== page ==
Steven W. Lindsey (2), Pilot
Scott E. azynski (3), Mission Specialist
Stephen K. Robinson (2), Mission Specialist
Pedro Duque (1), (ESA) Mission Specialist
Chiaki Mukai (2), (NASDA) Payload Specialist
John H. Glenn (2), Payload Specialist

Space Shuttle Discovery is scheduled for launch on October 29, 1998. The primary objective of this flight is to conduct a variety of science experiments being carried in the pressurized Spacehab module.

The STS-95 crew will be commanded by Curt Brown, who will be making his fifth Shuttle flight. The pilot, Steve Lindsey, will be making his second flight. There are three mission specialists assigned to this flight -- Scott Parazynski, making his third flight, Steve Robinson, making his second flight, and Pedro Duque from the European Space Agency (ESA) who is making his first flight. There are two payload specialist on STS-95. Chiaki Mukai, from the Japanese Space Agency (NASDA) will be making her second flight. John Glenn, who thirty-six years ago made history when he strapped himself into a nine-by-seven-foot capsule atop an experimental rocket and became the first American to orbit the Earth, will be making his second flight to space.

Since aging and space flight share a number of similar physiological responses, the study of space flight may provide a model system to help scientists interested in understanding aging. Some of these similarities include bone and muscle loss, balance disorders, and sleep disturbances.

Here is a cool Shuttle/Mercury comparision page by NASA:


    Space Shuttle: Discovery

    Launched: June 2, 1998
    MIR Docking: June 4, 1998
    MIR Undocking: June 8, 1998
    Landing: June 12, 1998 (KSC)

The space shuttle Discovery, mission STS-91, completed its nearly 10 day mission with a smooth landing at the Kennedy Space Center on June 12, 1998 at 2:00:17 p.m. EDT. STS-91 was the ninth and final Shuttle/Mir docking mission.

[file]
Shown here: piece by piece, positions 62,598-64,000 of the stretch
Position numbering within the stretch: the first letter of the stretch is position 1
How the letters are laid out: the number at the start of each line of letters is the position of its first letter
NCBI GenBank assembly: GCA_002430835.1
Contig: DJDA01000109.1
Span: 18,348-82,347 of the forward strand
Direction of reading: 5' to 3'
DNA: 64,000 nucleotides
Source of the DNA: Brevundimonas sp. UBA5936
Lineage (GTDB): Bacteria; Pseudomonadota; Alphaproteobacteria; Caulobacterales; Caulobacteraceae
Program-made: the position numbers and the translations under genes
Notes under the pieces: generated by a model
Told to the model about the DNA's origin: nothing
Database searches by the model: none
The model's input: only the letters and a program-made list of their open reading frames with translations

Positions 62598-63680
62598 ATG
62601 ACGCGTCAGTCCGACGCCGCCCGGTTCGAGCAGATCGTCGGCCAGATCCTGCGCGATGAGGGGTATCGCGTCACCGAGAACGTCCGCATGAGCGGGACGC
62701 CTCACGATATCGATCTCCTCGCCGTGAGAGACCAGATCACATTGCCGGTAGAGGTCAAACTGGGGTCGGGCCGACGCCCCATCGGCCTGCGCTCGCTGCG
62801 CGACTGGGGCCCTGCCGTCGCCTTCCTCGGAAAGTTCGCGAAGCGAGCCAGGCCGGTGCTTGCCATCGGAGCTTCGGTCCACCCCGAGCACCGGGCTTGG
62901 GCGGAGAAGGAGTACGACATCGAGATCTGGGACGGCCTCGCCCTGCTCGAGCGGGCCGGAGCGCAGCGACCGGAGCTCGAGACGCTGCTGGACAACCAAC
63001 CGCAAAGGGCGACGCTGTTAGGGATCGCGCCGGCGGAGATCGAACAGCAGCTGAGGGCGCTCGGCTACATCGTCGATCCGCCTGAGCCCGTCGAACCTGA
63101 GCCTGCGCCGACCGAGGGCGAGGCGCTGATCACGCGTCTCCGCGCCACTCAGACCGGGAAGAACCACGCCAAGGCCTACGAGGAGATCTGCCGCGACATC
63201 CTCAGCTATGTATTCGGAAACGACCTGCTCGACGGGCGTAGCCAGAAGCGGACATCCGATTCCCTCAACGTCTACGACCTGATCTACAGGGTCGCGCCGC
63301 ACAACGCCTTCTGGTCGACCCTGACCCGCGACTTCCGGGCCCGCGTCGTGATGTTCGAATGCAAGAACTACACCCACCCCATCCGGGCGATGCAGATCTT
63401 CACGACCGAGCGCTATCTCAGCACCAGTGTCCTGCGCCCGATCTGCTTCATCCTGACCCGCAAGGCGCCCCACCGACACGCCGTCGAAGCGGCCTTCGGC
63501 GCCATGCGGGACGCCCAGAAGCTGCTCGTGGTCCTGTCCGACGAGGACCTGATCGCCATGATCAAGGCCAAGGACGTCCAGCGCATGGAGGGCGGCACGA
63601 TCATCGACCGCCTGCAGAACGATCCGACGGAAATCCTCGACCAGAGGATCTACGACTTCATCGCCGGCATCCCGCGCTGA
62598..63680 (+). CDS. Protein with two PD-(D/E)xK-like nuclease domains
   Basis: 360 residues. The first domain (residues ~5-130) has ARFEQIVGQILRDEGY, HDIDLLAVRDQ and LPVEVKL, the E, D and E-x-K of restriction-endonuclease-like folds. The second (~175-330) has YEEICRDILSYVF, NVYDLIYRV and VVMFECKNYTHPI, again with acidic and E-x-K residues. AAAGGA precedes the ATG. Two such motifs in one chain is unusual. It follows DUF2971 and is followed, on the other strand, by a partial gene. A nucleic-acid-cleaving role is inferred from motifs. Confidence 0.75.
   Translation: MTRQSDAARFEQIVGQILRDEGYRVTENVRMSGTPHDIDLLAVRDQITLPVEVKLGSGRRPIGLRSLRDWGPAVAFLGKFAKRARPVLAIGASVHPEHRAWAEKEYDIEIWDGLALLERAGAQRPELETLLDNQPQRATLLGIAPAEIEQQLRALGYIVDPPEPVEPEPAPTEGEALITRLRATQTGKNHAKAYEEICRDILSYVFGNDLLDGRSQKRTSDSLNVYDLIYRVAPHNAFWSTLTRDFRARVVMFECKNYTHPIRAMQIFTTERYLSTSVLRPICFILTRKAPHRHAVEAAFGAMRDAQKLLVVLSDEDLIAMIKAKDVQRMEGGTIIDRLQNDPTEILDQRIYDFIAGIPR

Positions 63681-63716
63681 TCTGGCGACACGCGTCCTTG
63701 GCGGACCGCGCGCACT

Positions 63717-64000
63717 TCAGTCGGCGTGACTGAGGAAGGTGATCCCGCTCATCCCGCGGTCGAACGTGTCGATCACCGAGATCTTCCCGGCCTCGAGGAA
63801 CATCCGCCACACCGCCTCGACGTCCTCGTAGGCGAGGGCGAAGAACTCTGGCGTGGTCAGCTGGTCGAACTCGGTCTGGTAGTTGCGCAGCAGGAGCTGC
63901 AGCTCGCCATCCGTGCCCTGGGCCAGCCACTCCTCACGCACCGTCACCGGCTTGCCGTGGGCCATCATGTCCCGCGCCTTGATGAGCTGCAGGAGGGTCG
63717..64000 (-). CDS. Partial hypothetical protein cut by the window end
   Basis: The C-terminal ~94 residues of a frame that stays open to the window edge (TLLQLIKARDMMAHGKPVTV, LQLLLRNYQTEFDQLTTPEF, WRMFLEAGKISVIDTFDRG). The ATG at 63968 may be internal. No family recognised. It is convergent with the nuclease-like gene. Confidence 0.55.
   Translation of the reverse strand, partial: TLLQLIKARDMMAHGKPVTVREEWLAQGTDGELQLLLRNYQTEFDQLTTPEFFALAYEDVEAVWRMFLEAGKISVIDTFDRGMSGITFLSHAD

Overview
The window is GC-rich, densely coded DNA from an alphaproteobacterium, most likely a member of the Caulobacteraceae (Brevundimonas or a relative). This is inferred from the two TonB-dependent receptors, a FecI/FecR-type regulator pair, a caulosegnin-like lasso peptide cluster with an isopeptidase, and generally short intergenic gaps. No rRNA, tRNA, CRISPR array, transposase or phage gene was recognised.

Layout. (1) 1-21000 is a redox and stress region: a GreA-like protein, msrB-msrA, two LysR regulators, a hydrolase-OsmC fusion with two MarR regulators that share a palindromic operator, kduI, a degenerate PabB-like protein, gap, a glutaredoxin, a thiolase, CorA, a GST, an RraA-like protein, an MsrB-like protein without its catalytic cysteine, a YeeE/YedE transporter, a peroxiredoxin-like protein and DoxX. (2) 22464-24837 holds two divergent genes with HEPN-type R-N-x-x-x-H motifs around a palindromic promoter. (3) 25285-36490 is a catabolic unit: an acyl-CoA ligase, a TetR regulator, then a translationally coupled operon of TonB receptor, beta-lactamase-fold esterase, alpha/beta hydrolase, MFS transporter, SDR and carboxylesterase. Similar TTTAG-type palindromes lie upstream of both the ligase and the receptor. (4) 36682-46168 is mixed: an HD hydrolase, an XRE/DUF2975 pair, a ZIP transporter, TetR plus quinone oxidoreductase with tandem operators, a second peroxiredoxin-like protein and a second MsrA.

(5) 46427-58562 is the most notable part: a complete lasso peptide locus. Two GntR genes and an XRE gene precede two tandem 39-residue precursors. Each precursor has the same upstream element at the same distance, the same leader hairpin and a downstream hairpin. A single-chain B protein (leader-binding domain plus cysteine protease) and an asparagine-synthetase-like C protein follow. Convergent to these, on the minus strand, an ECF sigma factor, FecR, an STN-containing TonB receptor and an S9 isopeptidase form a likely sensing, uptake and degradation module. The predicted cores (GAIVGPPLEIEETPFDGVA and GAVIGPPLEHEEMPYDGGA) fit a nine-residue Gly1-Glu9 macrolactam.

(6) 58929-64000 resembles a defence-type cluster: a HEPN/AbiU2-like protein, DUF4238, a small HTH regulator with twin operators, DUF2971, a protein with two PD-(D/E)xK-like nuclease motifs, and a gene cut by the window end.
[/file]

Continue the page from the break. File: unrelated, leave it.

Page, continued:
U.S. Astronaut Andy Thomas was picked up from the Russian Mir Space Station and returned to Earth with Discovery, marking the end of a consecutive 812-day U.S. presence in space and 802 consecutive days on the Mir by a U.S. astronaut. Since 1995, seven U.S. astronauts: Norm Thagard, Shannon Lucid, John Blaha, Jerry Linenger, Mike Foal, David Wolf and Andy Thomas spent a total of 907 days as Mir crew members. Thomas now faces a 45-day regimen of physical rehabilitation following his long stay in weightlessness.

STS-91 was the first flight of the space shuttle "Discovery" to Mir and the 6th flight for the SPACEHAB single module configuration. STS-91 also carried the Alpha Magnetic Spectrometer Investigation (AMS) to search for anti-matter and dark matter in space.

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Space Station Info Bytes


Total Crew Size = 6
Altitude: 190 to 230 nautical miles
Orbit Inclination: ~ 51.6 degrees
Total pressurized volume: ~ 46,200 cubic feet

International Partners:

Belgium, Brazil, Canada, Denmark, France, Germany, Italy, Japan, Netherlands, Norway, Spain, Sweden, Switzerland, Russia, United Kingdom, United States

International Space Station Reference Pages

International Space Station NEXUS
Marshall Space Flight Ceneter

International Space Station NEXUS News

NASA International Space Station

ISS Assembly Flights Chronology

The International Space Station Research Plan

Space Station Status


International Space Station partners revise assembly schedule

In meetings on May 30 and 31 at the Kennedy Space Center, representatives of all nations involved in the International Space Station officially agreed to revisions of the ISS assembly schedule. The first station component is now scheduled to be launched in November 1998. The remaining 43-flights of the assembly plan have also been rescheduled.

The Control Module (FGB) now named Zarya (Russian word for sunrise) will be launched in November and Node one, named Unity, will launch this December.

    "The International Space Station partners set an April 1999 target launch date for the Russian Service Module. The first station crew - Commander Bill Shepherd, Soyuz Commander Yuri Gidzenko and Flight Engineer Sergei Krikalev - will be launched aboard a Russian Soyuz spacecraft in summer 1999 to begin a five-month inaugural stay. Launch of the U.S. Laboratory module is set for October 1999. Launches of other laboratory modules, provided by Europe, Japan and Russia, will take place later in the assembly sequence. The Canadian-provided station robotic arm, or Space Station Remote Manipulator System, will be launched in December 1999. The scientific research will commence aboard the station early in the year 2000.